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Understanding the Risks With Loryna

Specific Loryna Warnings and Precautions

Some warnings and precautions to be aware of prior to taking this contraceptive include the following:
 
  • The medication does not protect against HIV, AIDS, or other sexually transmitted diseases (STDs). In many cases, it is advisable to use condoms in addition to Loryna.
 
  • Loryna contains drospirenone, a hormone that can increase the level of potassium in the blood. This is not usually a problem for most healthy women. However, it can be a problem if you take other medications that also increase potassium levels (see Drug Interactions With Loryna) or if you have kidney, liver, or adrenal problems.
 
  • Smoking cigarettes significantly increases the risk for serious Loryna side effects, such as heart attacks, strokes, and blood clots. This risk is particularly high for smokers over the age of 35.
 
  • Combined oral contraceptives increase the risk for blood clots, strokes, and heart attacks. These risks are minimal for healthy, young nonsmokers. However, tell your healthcare provider if you have ever had a blood clot, stroke, heart attack, or chest pain.

 

  • Some (but not all) studies suggest that drospirenone (the progestin in this medication) may be more likely to cause blood clots, compared to levonorgestrel (a progestin found in many other birth control pills). 
 
  • Combined oral contraceptives may also slightly increase the risk for breast cancer or cervical cancer, although this is an unresolved and controversial issue. However, these medications seem to help protect women against ovarian and uterine cancer.
 
  • Oral contraceptives increase the risk for benign (noncancerous) liver tumors. In rare cases, these tumors can rupture and cause serious problems.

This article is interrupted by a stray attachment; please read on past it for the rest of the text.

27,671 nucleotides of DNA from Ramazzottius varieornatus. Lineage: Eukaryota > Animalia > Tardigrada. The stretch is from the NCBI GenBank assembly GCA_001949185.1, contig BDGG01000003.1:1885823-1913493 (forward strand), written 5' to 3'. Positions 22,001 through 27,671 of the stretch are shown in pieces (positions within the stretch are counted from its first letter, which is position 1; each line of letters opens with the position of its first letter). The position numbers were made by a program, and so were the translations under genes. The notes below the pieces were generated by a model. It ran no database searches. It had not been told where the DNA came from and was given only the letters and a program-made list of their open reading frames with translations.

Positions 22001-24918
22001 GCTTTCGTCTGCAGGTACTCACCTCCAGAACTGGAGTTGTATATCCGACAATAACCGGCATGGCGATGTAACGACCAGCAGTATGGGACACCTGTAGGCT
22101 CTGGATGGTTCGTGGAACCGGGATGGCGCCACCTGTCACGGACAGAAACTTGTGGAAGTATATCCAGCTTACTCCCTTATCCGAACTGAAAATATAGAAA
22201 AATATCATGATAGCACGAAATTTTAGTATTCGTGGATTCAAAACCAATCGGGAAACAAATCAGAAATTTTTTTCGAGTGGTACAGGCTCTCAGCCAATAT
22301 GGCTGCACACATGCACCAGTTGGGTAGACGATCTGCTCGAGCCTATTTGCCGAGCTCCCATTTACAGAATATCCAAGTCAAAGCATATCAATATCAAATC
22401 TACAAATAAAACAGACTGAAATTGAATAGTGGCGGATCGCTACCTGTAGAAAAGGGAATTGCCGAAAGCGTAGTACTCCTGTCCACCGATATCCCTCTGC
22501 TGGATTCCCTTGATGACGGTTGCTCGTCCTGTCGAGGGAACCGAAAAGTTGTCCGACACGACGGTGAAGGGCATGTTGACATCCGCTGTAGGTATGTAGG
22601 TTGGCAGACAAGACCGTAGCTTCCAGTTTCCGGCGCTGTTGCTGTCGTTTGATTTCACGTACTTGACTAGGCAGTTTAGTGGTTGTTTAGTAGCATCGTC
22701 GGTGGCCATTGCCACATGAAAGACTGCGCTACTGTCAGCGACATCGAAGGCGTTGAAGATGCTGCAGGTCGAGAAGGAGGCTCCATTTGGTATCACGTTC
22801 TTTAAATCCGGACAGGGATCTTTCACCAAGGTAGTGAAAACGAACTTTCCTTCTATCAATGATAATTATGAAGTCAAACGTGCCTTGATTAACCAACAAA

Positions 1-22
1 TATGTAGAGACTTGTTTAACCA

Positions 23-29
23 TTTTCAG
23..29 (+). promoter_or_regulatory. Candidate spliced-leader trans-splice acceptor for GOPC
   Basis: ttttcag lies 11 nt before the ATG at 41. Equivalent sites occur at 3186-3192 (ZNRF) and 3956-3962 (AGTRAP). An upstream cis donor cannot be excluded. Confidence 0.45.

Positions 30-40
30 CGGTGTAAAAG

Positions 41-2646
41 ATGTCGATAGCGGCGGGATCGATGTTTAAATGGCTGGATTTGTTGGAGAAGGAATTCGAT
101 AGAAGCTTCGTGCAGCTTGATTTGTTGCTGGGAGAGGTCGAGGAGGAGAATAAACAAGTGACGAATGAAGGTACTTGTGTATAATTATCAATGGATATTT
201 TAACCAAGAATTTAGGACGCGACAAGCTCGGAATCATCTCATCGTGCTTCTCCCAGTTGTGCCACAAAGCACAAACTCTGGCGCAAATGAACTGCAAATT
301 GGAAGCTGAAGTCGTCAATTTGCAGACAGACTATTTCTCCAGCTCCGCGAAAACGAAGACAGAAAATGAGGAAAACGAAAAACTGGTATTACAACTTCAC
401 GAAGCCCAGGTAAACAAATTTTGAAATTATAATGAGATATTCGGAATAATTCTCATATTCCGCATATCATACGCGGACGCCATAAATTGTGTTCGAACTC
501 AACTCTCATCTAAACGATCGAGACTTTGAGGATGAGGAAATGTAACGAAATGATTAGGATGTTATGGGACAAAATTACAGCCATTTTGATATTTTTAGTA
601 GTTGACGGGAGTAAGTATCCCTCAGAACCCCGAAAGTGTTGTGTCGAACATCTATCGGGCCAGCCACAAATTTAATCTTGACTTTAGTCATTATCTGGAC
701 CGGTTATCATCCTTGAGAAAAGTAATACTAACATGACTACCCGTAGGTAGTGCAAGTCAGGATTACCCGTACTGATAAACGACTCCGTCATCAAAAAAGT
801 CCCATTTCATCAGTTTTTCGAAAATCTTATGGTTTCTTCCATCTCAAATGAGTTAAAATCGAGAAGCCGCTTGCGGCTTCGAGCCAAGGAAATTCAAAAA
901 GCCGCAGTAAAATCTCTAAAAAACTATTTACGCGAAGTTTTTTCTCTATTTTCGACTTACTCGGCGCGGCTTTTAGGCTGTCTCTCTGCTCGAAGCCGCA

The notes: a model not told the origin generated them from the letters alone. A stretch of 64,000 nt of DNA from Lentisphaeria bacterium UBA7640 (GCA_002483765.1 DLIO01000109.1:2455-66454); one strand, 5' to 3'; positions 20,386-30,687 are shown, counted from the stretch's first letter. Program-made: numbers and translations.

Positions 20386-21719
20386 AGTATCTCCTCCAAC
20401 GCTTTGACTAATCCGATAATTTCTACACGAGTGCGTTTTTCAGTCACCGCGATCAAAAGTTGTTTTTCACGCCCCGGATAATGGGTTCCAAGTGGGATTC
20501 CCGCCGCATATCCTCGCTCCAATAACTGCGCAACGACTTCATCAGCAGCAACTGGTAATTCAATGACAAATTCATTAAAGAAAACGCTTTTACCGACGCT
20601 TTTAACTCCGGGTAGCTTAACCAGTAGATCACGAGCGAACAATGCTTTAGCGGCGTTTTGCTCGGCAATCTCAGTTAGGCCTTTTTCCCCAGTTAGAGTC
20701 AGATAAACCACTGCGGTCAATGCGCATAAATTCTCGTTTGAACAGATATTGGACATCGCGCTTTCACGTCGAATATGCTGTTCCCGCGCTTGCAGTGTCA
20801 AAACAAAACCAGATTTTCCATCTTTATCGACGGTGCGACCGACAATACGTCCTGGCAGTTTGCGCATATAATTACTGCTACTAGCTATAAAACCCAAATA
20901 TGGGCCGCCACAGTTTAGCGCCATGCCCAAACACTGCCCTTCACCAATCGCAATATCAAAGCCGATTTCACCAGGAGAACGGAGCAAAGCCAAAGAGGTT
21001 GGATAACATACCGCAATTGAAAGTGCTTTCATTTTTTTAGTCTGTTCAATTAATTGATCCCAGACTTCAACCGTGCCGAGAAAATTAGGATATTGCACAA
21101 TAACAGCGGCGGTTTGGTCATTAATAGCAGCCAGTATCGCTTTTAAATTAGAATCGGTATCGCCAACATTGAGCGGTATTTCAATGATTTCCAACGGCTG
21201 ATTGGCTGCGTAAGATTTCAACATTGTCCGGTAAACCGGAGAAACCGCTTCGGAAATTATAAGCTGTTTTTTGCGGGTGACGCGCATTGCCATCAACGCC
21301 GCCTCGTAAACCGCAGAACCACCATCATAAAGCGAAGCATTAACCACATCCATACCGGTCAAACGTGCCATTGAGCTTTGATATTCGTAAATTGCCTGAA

• Let your healthcare provider know if you have any sudden vision changes, as this may be a sign of a blood clot in the eyes (a possible side effect of Loryna and other hormonal contraceptives).
 
  • Hormonal contraceptives can make gallbladder disease worse. If you have had a problem with your gallbladder, this medication may not be the best contraceptive method for you.
 
  • Loryna may increase blood sugar levels, particularly in women with diabetes. Your healthcare provider may need to monitor you more closely in this case.
 
 
  • Contact your healthcare provider if you are taking Loryna and experience a migraine for the first time, or a change in your migraines if you have had them before.
 
  • Loryna can change your menstrual bleeding patterns. Some women have breakthrough bleeding (bleeding between periods), while others may not have a period at all. It is normal to have shorter and lighter periods while taking Loryna. However, if you notice any unusual changes in your bleeding patterns, let your healthcare provider know. If you miss a period, you should make sure you are not pregnant.
 
 
  • Sometimes, hormonal contraceptives can make depression worse. Let your healthcare provider know if you develop new or worsening symptoms of depression while taking Loryna.
 
  • Occasionally, Loryna (as well as any other hormonal contraceptive) can cause eye changes that make it more difficult to wear contact lenses.
 
 
  • Loryna is a pregnancy Category X medication. This means that it should not be used during pregnancy (see Yaz and Pregnancy; Loryna is a generic version of Yaz).
 
  • Contraceptive hormones pass through breast milk. Therefore, if you are breastfeeding or plan to start, discuss this with your healthcare provider prior to taking the contraceptive (see Yaz and Breastfeeding). Combined hormonal contraceptives are not usually recommended for use breastfeeding women.
 
Pregnancy and Pain

Loryna Birth Control Information

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